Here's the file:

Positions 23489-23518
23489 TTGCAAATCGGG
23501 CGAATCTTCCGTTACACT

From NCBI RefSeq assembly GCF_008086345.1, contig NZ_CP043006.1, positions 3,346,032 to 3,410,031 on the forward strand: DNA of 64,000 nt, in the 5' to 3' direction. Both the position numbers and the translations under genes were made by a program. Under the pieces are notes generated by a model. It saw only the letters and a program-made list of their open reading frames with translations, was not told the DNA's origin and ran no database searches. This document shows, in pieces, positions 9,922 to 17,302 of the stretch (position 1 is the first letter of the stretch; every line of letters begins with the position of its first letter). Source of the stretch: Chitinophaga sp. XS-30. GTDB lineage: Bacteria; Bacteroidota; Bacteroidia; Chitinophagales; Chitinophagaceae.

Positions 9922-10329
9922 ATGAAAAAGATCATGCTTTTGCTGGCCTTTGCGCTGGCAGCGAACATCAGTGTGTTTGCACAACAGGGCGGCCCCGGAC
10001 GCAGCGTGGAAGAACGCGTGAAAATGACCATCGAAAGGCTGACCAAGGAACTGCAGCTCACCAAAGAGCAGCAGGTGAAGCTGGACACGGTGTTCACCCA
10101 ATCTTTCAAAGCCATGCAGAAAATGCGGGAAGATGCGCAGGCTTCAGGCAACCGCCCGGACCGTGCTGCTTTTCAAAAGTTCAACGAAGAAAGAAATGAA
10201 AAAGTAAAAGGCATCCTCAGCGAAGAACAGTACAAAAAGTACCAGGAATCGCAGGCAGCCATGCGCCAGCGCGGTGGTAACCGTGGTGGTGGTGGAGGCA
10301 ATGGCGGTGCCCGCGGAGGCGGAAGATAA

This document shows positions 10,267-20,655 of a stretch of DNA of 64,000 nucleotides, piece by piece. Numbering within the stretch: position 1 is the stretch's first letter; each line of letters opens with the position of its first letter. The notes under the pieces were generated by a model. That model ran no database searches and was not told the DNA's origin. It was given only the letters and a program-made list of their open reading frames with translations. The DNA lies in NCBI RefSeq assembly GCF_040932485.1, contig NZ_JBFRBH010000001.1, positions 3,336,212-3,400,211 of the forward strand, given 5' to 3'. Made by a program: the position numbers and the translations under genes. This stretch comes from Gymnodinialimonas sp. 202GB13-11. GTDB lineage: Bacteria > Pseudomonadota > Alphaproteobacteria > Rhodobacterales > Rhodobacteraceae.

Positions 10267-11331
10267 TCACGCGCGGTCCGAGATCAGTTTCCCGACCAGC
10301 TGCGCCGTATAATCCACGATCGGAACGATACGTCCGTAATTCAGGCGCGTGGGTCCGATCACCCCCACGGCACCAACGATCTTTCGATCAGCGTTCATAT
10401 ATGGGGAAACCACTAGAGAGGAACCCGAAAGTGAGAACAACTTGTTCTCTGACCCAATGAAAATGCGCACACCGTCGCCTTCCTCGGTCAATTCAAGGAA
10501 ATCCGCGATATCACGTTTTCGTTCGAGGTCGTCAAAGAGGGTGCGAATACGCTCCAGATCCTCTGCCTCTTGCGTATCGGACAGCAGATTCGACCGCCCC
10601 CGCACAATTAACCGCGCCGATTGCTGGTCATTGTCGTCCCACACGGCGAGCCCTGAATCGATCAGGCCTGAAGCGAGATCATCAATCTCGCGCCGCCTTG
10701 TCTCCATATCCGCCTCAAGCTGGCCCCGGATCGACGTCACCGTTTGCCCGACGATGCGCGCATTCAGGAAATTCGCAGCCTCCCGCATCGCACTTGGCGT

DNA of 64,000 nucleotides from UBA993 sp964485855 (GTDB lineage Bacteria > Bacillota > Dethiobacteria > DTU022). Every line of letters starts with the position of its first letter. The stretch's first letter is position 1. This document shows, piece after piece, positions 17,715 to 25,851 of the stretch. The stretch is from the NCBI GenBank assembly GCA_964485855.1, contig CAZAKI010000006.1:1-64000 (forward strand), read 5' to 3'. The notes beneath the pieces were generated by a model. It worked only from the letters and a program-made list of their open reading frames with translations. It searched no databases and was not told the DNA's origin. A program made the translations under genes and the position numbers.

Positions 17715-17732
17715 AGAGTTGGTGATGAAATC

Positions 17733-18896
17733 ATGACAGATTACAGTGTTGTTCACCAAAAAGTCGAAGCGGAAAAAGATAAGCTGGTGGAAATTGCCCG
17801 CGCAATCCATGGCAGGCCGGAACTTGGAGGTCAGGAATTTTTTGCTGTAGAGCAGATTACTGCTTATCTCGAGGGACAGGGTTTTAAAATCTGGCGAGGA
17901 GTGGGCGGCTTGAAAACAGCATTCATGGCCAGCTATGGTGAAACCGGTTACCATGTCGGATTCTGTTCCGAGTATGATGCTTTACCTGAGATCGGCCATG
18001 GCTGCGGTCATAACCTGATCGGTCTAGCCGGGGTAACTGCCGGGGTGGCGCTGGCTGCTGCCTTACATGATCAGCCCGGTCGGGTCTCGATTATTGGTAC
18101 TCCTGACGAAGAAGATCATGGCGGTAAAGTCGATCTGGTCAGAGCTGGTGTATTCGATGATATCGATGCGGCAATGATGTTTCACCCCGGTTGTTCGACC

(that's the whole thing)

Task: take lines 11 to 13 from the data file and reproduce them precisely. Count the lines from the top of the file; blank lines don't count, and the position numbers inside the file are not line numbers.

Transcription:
This document shows positions 10,267-20,655 of a stretch of DNA of 64,000 nucleotides, piece by piece. Numbering within the stretch: position 1 is the stretch's first letter; each line of letters opens with the position of its first letter. The notes under the pieces were generated by a model. That model ran no database searches and was not told the DNA's origin. It was given only the letters and a program-made list of their open reading frames with translations. The DNA lies in NCBI RefSeq assembly GCF_040932485.1, contig NZ_JBFRBH010000001.1, positions 3,336,212-3,400,211 of the forward strand, given 5' to 3'. Made by a program: the position numbers and the translations under genes. This stretch comes from Gymnodinialimonas sp. 202GB13-11. GTDB lineage: Bacteria > Pseudomonadota > Alphaproteobacteria > Rhodobacterales > Rhodobacteraceae.

Positions 10267-11331
10267 TCACGCGCGGTCCGAGATCAGTTTCCCGACCAGC